Diabetes in the older person

Jonathan Hewitt
More people are being diagnosed and treated for diabetes who are aged over 75 years. Compared to younger diabetic populations there is less published evidence available in the older person. At the extremes of old age the evidence base is even smaller. Aim To examine several aspects of diabetic epidemiology in the older person in order to expand the evidence base for practice and policy. Methods People with diabetes were identified from a representative community based sample of 15095 people
more » ... at least 75 years old. Associations between diabetes and its end points were identified. Admission to hospital and death were assessed in an older diabetic population. Results There were 1177 people identified with type 2 diabetes giving a prevalence of 7.80% (95% Cl, 7.11-8.47). The prevalence of diabetic complications of poor vision, proteinuria, raised creatinine, angina, myocardial infarction, cerebrovdscular accident and foot ulceration were all increased in the diabetic population. Older diabetic people demonstrated a good uptake of diabetic services including regular eye examination, annual chiropody and dietician attendance. However, the understanding of daily diabetic management was poor with a high prevalence of cognitive impairment (22.5%) in the diabetic population. The rate of admission to hospital and length of hospital stay were increased in the older diabetic person compared to the non diabetic person; rate ratio for admission, 1.31 (95% Cl, 1.23-1.39) and the length of stay 13.9 days Abstract versus 12.4 days, p<0.001. Finally, the risk of death among people with diabetes was higher than for people without diabetes, hazard ratio 1.50 (95% Cl, 1.38-1.65), p<0.001. The hazard ratio was similarly raised in both men and women with diabetes across the age ranges studied. Conclusion This thesis presents the largest community based study in the older diabetic person. Diabetes was shown to contribute to morbidity and mortality until the extremes of old age. Abstract Acknowledgements Thank you to all the people who participated in and worked on the MRC trial. Thanks to everybody who has helped me in writing this thesis. Firstly, Liam Smeeth for his time, patience and the excellent supervision. He is a first class epidemiologist. Secondly, Astrid Fletcher for the data, support and the supervision. Craig Higgins was also invaluable in providing statistical guidance and support. Professor Nish Chaturvedi helped with the original design of many of the trial questions. The other people who helped me and made my time so enjoyable were;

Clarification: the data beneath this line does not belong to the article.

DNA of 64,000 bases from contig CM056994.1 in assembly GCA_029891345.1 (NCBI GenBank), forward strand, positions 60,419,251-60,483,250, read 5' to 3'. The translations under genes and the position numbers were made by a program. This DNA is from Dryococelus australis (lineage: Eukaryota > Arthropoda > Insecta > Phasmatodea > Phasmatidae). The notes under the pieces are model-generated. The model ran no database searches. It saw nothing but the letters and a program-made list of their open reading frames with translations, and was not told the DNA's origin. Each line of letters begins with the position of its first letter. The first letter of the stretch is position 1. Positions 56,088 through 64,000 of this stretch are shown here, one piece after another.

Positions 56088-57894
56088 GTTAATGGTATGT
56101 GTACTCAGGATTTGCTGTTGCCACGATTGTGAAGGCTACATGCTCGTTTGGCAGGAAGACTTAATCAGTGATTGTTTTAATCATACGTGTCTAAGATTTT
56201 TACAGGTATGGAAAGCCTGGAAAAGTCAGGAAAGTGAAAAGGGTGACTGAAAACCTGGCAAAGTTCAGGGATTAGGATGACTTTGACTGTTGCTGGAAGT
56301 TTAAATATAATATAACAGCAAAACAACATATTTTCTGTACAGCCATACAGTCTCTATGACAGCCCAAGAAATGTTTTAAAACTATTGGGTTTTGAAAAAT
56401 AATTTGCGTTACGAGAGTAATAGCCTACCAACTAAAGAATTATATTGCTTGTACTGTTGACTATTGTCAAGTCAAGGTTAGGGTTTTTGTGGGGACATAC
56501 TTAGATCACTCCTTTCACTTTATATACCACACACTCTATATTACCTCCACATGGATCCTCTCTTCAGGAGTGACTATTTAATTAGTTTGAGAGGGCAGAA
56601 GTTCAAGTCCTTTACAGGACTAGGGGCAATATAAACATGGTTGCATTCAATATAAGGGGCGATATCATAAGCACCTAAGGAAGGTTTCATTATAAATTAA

doi:10.17037/pubs.00682360 fatcat:fjhdpeohcbg5dn3wta4mod5kbe